Chassis & Wheels:

With the increase in power came a need to control and reign in the Focus if it got too out of hand. The first thing to be installed were uprated carbon ceramic brakes all around, with four piston calipers at both front and rear. Adjustable front and rear anti-roll bars were also installed. For additional safety, Brent removed the rear seats of the Focus and installed a complete rollcage to stiffen up the ride and provide him with the safety he needed in competition. "I had a funny feeling that there was going to be more to this Festival than just road racing", expressed Brent when I said his car sits a little higher than what I was expecting of a performance hatchback. "This was the part that ate up most of my budget as it pretty much had to be custom made". Fully adjustable springs and damping units were installed in place of the factory struts, which Brent can individually set to suit the need of an event. "If it's a road race, I can sling the car low to the ground and stiffen up the springs to keep the car planted through the turns. If it's a cross country race or something like that - the scramble events are great fun - I can raise the car clear of any rocks or ditches and soften the springs to give me a lot of travel over rough ground". Brent finished the modifications to the chassis with a set of 18" x 10" HRE C106's front and rear finished in dark grey, wrapped in high performance, low profile competition tyres.

Exterior Styling:

"I already love the way the MKI looks in its factory spec, therefore I saw no reason to change much at all". The only modifications made to the exterior of the car have been the wheels, an addition of a Wings West bonnet vent to allow extra air to the engine, carbon mirrors to shave off a few extra grams of weight and a 3" exhaust tip that just pokes out from the rear bumper. "I see too many blue Ford Focuses in magazines and at car shows, I wanted something different". Brent struggled to find the right colour for his car for quite some time. He kept it Royal Blue for a while, then after an incident in a superstore parking lot concerning a drunk fellow driving a minivan, had to respray the car glossy black. However, this got boring very quickly. So Brent went to a custom colour specialist and had the Focus resprayed in multiple layers of flaked metallic silver. Happy with the fact that his Focus RS looked the part, sounded the part and performed above and beyond his expectations, Brent now finds himself here at the Horizon Festival, competing against other like minded drivers with performance hatchbacks and sharing his story about how his exceptional Ford Focus RS came into being.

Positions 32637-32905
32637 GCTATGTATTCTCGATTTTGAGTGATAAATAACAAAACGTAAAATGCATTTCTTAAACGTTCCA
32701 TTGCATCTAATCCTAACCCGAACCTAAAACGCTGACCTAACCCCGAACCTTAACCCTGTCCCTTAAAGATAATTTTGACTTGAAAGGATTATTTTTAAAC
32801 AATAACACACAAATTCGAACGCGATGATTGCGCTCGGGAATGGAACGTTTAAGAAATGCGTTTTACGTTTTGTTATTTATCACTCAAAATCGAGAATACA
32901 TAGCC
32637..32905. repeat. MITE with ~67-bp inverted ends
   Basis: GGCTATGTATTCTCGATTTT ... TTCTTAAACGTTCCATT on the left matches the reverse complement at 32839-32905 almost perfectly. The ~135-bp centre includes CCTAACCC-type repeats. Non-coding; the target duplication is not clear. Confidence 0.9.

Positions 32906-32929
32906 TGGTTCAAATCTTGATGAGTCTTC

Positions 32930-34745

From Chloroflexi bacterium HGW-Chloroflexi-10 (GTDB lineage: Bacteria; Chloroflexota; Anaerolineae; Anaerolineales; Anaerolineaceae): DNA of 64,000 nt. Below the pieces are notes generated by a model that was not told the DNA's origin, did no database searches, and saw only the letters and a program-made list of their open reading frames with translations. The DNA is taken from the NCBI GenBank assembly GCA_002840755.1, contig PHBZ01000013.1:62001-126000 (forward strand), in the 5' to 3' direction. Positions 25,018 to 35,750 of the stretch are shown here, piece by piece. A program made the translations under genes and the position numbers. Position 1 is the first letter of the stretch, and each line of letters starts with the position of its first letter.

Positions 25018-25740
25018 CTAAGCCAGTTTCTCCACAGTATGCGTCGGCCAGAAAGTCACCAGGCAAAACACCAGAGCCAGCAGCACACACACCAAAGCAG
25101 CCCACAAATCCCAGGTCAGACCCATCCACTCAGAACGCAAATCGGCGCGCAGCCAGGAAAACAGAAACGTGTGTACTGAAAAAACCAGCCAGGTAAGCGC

'Mike Seddon is an avid follower of the car culture and has been present for both the Colorado and Southern Europe Festivals. He also goes trackside whenever possible and - armed with his trusty camera - strives to capture the best moments and cars from every event he attends'.